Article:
Albert Hall (right), with adjoining Presbyterian Church (left)
The Albert Hall is Mid Wales’ oldest venue. Built in 1896, the Hall is a beautiful Victorian theatre in Llandrindod Wells.
In the 1890’s, 80 to 90,000 visitors came to Llandrindod each year for spa treatment and rest. Many were Welsh speakers. The Presbyterian Church needed somewhere to hold Welsh language services and social events. Owen Morris Roberts drew up the plans, and church members started fund-
The exterior was much as it is today, except for the main doors, canopy and steps. Edward Jenkins, a member of the church, suggested its name -
In 1905, the adjoining church was rebuilt. At the same time, the Albert Hall’s basement was converted into a church schoolroom.
First World War
In 1914, the Royal Army Medical Corps (RAMC) billeted 4,000 men in Llandrindod for training. They used the Hall for events and entertainment. Llandrindod held it's second annual eisteddfod in March 1915 at the Albert Hall.
Between the wars
After the war, membership of the church began to decline, and the hall was no longer needed. The committee decided that a theatre and cinema would be of value to the town. So in 1922, the Albert Hall re-
With the advent of "Talkies" -
It was at this time that the Llandrindod Wells Drama festival was launched. The week-
Second World War
In 1939, Llandrindod again became a training base for thousands of troops. With lectures in the day, and entertainment every evening, the Albert Hall was in full use once more. Many of the troops who graced the stage would become household names. But of course, as the troops withdrew at the end of the war, so the audiences dwindled.
The church continued to hold Welsh services in the Albert Hall until 1951. Then in 1958, a local firm, Campbell & Edward,s bought it for use as an auction house.
In 1962, the townspeople of Llandrindod Wells bought the Albert Hall for £2,000. A management committee, comprised of representatives from local organisations would run the theatre. The community raised more money, but the necessary repairs and running costs took up most of it.
With help from the Welsh Arts Council, the Committee drew up a programme of improvements. It would cost £20,000, and so the fundraising started again.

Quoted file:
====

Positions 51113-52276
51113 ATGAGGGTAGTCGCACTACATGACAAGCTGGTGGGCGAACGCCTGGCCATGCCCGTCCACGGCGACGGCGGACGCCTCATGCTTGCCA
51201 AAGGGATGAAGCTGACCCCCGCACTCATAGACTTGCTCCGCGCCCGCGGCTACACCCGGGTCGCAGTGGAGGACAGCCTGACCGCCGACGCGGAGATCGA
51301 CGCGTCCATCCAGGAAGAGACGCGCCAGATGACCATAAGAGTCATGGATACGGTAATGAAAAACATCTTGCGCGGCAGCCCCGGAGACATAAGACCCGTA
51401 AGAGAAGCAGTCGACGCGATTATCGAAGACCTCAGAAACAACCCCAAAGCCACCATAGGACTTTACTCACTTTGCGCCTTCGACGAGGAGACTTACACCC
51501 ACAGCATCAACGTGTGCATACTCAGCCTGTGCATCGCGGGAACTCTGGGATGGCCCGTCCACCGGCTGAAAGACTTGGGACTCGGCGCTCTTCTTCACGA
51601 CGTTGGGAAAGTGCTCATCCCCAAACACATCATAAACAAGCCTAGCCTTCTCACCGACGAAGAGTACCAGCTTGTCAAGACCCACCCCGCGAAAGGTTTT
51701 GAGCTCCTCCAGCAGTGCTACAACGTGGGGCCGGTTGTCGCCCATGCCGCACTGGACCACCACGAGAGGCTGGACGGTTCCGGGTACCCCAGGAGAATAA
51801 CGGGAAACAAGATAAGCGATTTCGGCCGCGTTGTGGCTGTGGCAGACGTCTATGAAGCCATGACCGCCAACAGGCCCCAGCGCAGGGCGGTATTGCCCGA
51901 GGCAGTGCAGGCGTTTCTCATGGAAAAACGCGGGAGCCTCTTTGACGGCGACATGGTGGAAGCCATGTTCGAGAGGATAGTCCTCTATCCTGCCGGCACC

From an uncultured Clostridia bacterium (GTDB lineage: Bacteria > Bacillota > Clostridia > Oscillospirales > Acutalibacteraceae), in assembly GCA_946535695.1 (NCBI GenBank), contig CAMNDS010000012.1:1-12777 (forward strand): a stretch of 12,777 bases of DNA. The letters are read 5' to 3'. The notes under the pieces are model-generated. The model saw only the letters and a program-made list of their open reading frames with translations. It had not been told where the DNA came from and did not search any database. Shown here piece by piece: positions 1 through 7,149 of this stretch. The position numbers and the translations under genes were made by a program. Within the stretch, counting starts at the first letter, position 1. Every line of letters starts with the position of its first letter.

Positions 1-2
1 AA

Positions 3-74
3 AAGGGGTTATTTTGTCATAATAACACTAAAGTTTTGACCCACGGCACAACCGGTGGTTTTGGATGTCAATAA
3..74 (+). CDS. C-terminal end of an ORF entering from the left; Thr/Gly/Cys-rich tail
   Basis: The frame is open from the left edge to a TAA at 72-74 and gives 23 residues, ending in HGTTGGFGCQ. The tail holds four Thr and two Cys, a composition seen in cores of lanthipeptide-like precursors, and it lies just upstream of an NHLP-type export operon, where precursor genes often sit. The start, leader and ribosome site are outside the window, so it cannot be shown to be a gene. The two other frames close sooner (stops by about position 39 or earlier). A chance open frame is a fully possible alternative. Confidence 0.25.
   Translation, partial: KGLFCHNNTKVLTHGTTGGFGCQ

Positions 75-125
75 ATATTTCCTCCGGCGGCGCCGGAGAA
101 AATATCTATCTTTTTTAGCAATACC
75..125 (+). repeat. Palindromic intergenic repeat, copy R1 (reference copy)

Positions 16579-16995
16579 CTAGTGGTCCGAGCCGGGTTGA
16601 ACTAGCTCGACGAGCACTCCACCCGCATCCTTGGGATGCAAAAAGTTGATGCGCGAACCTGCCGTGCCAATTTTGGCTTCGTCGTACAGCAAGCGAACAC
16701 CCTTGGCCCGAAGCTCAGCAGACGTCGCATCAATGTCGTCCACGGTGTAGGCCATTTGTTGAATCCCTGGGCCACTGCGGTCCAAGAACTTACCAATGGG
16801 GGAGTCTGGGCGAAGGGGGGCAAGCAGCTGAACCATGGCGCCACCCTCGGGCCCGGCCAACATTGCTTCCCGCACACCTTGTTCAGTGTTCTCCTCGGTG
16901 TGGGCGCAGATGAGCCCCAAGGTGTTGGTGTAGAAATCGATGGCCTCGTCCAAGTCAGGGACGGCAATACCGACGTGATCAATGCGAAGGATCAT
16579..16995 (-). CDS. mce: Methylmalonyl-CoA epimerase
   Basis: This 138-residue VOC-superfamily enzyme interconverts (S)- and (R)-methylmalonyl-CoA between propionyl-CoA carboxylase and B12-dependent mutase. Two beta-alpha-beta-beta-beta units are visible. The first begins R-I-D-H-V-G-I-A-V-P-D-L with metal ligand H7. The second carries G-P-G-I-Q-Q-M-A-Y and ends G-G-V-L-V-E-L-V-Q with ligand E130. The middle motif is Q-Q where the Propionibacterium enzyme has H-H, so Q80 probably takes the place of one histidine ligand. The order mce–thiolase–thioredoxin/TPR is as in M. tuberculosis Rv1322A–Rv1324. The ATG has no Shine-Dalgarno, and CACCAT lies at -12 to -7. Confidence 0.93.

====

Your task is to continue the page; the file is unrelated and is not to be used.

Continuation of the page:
In 1973, the "Friends of the Albert Hall " fund was launched, and brought in over £1,000 from local organisations. The Committee approached local councils and organisations, and the money was raised. The improvements included a central heating system, rewiring, repainting and decorating. Technical improvements, fire precautions and a new canopy were also added.
1980s and 90s
The local theatre company took over the management of the building. In 1981, the Albert Hall was Grade II Listed, in order for the building to be preserved and protected. Regular events included a yearly pantomime, the drama festival and Young Farmers competitions. A bar was created between the kitchen and Lesser Hall, licensed to serve alcohol to audiences.
In 2007, a £115,000 restoration project began. This included a new roof. It was supported by the Heritage Lottery Fund, the European Union, and other sponsors.
It was agreed that management of the theatre should revert to a management committee. Shortly after, the Albert Hall Management Committee was re-
Since then, the theatre has undergone further improvement. The original asbestos was removed and the curtains replaced in 2016. A new heating system was installed in 2019, along with upgraded electrics. And of course, the theatre is constantly in need of redecoration! Our next projects will be to upgrade the toilets, Lesser Hall and backstage areas. But, of course, it all costs money!
Asbestos removed, and new curtains!
Removal of Asbestos in progress
Installing the new heating system!
Our old boiler!